The MRC National Mouse Genetics Network is a major new £22 million investment in mouse genetics for disease modelling that will capitalise on the UK’s international excellence in the biomedical sciences. The Network is comprised of 7 challenge-led research clusters, with members distributed across the UK. Researchers from across Medical Sciences are involved in five of the clusters, including:
- Cancer: Simon Leedham, Nuffield Department of Medicine
- Congenital Anomalies: Stephen Twigg, Weatherall Institute of Molecule Medicine, Radcliffe Department of Medicine
- Haem: Claus Nerlov, Weatherall Institute of Molecule Medicine (MRC HRU), Radcliffe Department of Medicine
- Microbiome: Fiona Powrie and Jethro Johnson, Kennedy Institute of Rheumatology, Nuffield Department of Orthopaedics, Rheumatology and Musculoskeletal Sciences and Holm Uhlig, Nuffield Department of Medicine
- MURIDAE (Modalities for Understanding, Recording and Integrating Data Across Early life): Peter Oliver, Department of Physiology, Anatomy and Genetics
The Mary Lyon Centre at MRC Harwell will act as the central hub of the Network, sharing access to specialist facilities, resources, data, and training with all other Network members, and is receiving £5.5 million to support this role. The partnerships established by the Network will enable integration of basic science research with clinical findings in order to accelerate our understanding of human disease and translation to patient benefit.
Brief descriptions of the clusters
The Cancer cluster, led by Prof Karen Blyth at the CRUK Beatson Institute/University of Glasgow and Prof Louis Chesler at The Institute of Cancer Research (ICR), aims to use complex state-of-the-art mouse models of cancer to improve the understanding and treatment of human disease. Cancer is a complex disease and the next generation of modelling will better replicate this complexity and more accurately predict therapeutic outcomes through the use of deep molecular phenotyping and novel strategies for generation of sophisticated mouse models which reflect all stages of disease progression.
The Congenital Anomalies cluster, led by Prof Karen Liu at King’s College London, aims to make precisely engineered mouse models of gene variants identified in patients to assess how they lead to disease, often through effects on multiple organ systems. As many of the genes implicated in congenital anomalies play multiple roles in different tissues during development, this cluster will bring together diverse expertise to determine disease mechanisms and identify potential therapies for these disorders.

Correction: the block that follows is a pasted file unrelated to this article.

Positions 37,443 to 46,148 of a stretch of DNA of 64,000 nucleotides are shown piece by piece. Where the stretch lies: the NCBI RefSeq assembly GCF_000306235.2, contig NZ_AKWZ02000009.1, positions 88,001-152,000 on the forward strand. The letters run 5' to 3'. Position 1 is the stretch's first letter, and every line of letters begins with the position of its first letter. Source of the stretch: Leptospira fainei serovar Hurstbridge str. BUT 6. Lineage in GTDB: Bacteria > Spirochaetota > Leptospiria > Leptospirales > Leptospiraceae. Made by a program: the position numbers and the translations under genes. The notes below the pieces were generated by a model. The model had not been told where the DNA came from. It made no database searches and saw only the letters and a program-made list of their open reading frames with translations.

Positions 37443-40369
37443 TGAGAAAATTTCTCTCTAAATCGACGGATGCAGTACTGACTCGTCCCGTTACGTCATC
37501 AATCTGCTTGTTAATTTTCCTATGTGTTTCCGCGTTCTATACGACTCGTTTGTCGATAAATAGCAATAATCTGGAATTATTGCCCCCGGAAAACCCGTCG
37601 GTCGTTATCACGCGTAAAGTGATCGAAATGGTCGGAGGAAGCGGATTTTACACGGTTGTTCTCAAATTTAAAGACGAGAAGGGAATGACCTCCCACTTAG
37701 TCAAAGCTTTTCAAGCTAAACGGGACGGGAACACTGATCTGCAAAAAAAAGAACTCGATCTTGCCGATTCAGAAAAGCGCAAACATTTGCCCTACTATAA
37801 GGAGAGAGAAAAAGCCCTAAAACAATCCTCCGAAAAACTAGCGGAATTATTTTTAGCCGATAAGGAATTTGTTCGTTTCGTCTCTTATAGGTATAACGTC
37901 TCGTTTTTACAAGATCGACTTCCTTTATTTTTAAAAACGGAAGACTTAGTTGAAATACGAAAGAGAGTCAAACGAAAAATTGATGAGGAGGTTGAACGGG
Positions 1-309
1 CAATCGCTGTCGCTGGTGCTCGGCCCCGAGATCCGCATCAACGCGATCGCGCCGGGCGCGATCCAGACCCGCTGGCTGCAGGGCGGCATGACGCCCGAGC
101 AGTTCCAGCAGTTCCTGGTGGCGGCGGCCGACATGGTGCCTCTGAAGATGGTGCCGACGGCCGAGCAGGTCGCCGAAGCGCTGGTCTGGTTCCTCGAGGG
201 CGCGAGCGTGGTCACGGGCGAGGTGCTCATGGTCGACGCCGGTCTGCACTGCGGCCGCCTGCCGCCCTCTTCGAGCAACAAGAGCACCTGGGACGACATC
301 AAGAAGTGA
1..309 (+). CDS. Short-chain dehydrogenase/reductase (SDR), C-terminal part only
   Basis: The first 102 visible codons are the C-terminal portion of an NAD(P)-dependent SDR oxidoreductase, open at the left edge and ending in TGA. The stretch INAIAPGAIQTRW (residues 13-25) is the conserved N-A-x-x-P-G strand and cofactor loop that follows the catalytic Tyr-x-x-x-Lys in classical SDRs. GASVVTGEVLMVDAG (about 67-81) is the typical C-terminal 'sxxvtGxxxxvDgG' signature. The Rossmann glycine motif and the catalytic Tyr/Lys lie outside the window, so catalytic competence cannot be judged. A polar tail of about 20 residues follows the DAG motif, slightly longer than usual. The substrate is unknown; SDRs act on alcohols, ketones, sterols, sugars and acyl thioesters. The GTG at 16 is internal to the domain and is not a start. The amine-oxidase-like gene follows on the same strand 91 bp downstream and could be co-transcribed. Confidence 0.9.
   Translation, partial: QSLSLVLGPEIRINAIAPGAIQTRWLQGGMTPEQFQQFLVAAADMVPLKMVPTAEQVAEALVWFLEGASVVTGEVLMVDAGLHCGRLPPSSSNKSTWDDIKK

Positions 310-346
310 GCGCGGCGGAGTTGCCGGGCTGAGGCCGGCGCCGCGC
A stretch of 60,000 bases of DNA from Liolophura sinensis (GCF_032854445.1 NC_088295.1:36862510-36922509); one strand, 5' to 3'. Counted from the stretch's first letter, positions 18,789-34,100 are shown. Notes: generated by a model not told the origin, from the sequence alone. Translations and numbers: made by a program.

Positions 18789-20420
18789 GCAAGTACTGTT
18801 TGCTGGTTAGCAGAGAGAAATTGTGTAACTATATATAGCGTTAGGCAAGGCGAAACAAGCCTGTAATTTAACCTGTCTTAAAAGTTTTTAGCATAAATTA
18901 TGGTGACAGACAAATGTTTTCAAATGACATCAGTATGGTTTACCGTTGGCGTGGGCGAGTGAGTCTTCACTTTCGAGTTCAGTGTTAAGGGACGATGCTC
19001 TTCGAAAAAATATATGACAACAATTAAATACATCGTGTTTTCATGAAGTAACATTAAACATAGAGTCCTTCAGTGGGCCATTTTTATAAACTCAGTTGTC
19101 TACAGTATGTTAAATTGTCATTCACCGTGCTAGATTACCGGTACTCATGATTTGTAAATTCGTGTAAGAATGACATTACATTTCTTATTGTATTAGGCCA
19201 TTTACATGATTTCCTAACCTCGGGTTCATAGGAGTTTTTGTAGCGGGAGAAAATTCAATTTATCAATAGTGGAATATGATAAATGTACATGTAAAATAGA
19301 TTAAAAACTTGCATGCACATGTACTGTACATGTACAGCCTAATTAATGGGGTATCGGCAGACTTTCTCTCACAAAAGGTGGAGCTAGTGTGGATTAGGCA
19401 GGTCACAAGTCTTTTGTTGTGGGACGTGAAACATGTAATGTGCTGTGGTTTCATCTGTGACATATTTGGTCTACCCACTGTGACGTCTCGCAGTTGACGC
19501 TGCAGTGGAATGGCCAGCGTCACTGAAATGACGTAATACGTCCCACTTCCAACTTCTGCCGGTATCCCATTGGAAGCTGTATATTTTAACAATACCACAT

The Haem cluster, led by Dr David Kent at the York Biomedical Research Institute, University of York, aims to develop new tools to revolutionise how we study and manipulate haematopoietic/immune cell function for clinical benefit. Despite remarkable progress in the transcriptional and genomic profiling of normal and diseased blood cells, an urgent need exists to develop tools to dissect the cellular and molecular mechanisms underpinning normal, malignant, and stressed haematopoiesis.
The Microbiome cluster, led by Prof Fiona Powrie at the Kennedy Institute of Rheumatology at the University of Oxford, aims to develop an experimental pipeline for creating and studying mouse models that allow investigation of the impact of the microbiome on genetic diseases involving barrier surface malfunction. This cluster brings together a range of clinical, immunological, and microbiome expertise to establish a national infrastructure for cutting-edge mouse microbiome research on inflammatory bowel disease, cystic fibrosis, and combined immunodeficiency syndrome.
The MURIDAE (Modalities for Understanding, Recording and Integrating Data Across Early life) cluster, led by Prof Anthony Isles at the MRC Centre for Neuropsychiatric Genetics and Genomics at Cardiff University, aims to establish new approaches for studying the early postnatal period in mouse models of neurodevelopmental and neuropsychiatric disease. The key to this will be linking changes in behaviour in early life with changes in brain development through integration of home-cage behavioural monitoring data with measures of brain structure and physiology, all guided by clinical partners to ensure relevance to human disease.